Police Advisory Forum panelists speak on traffic enforcement in the county during a Monday Zoom discussion.

Calling for more traffic enforcement, residents complained of rising congestion and dangerous interactions between motor vehicles and bicyclists and pedestrians during a forum Monday conducted by Montgomery County’s Policing Advisory Commission. Participants also sparred over whether speed cameras promote safety or mostly line county coffers.

The commission was created in 2019 to increase community involvement in public safety matters. Members of the public who registered ahead of time were given three minutes to speak on enforcement concerns.

Shaunte Preer, who has lived in the county for 30 years, said she has seen congestion on Route 29 rise amid increased development in eastern Montgomery County.

“However, with this increase in population, what I have not seen is an increase in law enforcement addressing those obstructing the normal flow of traffic on Route 29 on a daily basis,” Preer said. “Every day I see people driving 30 miles per hour on Route 29, causing insane traffic backup. … People are zooming around those who are not going with the flow of traffic and causing dangerous situations.”

The safety of bicyclists and pedestrians requires more enforcement, participant Michael Mendelson said.

“Glaring traffic hazards to me are those threatening pedestrians and bicycle riders due to a combination of aggressive and incompetent driving, deteriorated roads, too few truly safe bike lanes, and … poor traffic enforcement,” he said.


He said he found the experience of attempting to cross intersections to be “terrifying.”

“I estimate that in about one-third of my attempts when I have a walk sign, I have nearly been struck by a vehicle because drivers are too hurried, blinded by the bulk of their SUVs, ignorant or too hostile to yield the right of way,” he said.

Mendelson also spoke of his own experience having been struck by a car when the driver pulled out of a side street and described the impact of the collision as being “strong enough to bend the wheel of my bike and knock me onto the street.”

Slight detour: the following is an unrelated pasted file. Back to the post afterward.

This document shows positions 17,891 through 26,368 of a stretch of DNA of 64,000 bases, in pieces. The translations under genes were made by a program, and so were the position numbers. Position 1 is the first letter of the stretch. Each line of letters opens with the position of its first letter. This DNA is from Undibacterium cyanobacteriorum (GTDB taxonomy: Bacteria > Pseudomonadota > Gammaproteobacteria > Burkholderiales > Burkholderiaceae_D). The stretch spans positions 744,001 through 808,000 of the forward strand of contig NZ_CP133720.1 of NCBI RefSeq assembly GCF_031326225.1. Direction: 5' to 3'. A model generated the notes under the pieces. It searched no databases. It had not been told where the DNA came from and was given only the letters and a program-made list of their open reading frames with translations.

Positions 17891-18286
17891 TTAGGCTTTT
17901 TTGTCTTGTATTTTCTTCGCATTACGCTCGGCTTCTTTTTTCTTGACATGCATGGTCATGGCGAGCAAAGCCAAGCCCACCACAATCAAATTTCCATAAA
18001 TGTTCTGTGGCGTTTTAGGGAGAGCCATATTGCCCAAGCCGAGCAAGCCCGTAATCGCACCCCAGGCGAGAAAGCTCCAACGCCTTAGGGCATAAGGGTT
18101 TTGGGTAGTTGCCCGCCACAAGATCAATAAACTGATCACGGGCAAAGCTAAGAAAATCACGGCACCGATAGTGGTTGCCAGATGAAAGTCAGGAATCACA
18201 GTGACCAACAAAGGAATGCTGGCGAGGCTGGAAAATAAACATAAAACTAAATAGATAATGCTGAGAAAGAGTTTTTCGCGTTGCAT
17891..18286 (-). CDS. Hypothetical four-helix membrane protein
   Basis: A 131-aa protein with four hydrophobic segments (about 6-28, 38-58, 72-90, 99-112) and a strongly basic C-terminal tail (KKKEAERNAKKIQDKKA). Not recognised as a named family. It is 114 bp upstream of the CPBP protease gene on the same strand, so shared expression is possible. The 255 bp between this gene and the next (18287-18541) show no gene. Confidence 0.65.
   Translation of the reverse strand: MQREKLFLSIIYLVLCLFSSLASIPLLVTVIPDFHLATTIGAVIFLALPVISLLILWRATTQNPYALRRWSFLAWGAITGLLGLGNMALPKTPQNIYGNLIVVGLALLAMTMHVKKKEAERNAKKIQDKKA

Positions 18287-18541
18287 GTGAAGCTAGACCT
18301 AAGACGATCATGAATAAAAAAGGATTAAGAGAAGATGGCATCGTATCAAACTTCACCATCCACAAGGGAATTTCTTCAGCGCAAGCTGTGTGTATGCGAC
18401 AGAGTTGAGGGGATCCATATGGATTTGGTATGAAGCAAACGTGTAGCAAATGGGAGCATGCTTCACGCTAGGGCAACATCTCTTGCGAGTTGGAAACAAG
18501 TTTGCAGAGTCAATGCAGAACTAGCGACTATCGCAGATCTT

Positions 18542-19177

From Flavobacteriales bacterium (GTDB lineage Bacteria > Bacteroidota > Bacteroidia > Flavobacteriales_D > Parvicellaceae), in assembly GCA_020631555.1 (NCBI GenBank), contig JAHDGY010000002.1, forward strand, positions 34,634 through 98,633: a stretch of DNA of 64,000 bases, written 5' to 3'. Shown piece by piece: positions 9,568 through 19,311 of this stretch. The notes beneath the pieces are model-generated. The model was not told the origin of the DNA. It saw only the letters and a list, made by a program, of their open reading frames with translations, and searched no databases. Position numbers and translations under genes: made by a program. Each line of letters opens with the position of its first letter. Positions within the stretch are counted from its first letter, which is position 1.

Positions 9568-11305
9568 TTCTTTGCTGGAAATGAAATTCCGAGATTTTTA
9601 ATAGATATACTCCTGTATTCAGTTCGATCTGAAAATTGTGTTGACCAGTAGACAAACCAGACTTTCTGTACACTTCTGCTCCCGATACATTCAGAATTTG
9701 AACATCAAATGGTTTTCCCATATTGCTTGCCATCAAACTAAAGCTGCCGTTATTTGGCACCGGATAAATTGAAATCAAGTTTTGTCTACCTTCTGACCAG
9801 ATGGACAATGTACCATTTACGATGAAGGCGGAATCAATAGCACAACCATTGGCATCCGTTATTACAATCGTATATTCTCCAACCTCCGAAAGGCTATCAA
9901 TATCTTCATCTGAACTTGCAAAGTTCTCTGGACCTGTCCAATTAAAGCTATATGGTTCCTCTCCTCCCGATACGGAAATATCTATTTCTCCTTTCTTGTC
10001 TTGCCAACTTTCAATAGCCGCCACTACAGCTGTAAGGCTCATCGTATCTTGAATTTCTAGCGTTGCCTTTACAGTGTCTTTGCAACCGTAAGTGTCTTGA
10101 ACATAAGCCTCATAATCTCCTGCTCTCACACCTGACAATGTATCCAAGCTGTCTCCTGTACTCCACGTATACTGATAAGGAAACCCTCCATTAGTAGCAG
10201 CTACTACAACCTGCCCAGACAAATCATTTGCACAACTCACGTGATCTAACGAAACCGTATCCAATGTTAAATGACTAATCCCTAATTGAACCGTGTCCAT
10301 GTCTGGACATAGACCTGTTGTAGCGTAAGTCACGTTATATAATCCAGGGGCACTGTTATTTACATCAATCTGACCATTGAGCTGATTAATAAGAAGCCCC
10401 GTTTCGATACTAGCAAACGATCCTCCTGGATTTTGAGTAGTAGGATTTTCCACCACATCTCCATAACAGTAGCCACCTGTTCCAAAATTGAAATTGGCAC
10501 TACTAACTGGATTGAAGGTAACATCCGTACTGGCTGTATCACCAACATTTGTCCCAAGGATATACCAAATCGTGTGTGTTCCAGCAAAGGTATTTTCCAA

Police Chief Marcus Jones said the department was down by 125 officers, leading to reduced traffic enforcement.

According to a 2022 County report, there were 33 fatal collisions in 2021, 39 in 2020, and 32 in 2019. Last year however, there were as many as 40 fatal collisions in Montgomery County.

“You need to stop and ticket more drivers. Frankly, you need to ticket the hell out of this county,” Mendelson said.


Sharif Hidayat, a former police officer who unsuccessfully ran for County Council last year, complained, “The speed camera in its present form is a revenue-generating program that has not contributed to the county’s Vision Zero goal.” Vision Zero is the county’s plan to reduce and eventually eliminate serious and fatal crashes among pedestrians, cyclists and motorists by 2030.

Hidayat said he doesn’t believe that the speed has any direct correlation with reduction of fatal accidents in the county.

“The biggest reason why we have traffic accidents in Montgomery County—and anywhere for that matter—is distracted driving,” Hidayat said. “Speed might be a contributing factor … but the main reason why people are getting into accidents are either because they’re under the influence, [or] they haven’t followed the right of way laws, they haven’t yielded to the oncoming traffic. They’re distracted drivers, and in the end, they’ve taken their eyes off the road.”


Former Police Capt. Thomas Didone countered: “You can’t take overarching county-wide data and apply it to an individual program because we don’t have cameras on every road. That’s an apples-to-oranges comparison; it just doesn’t work.”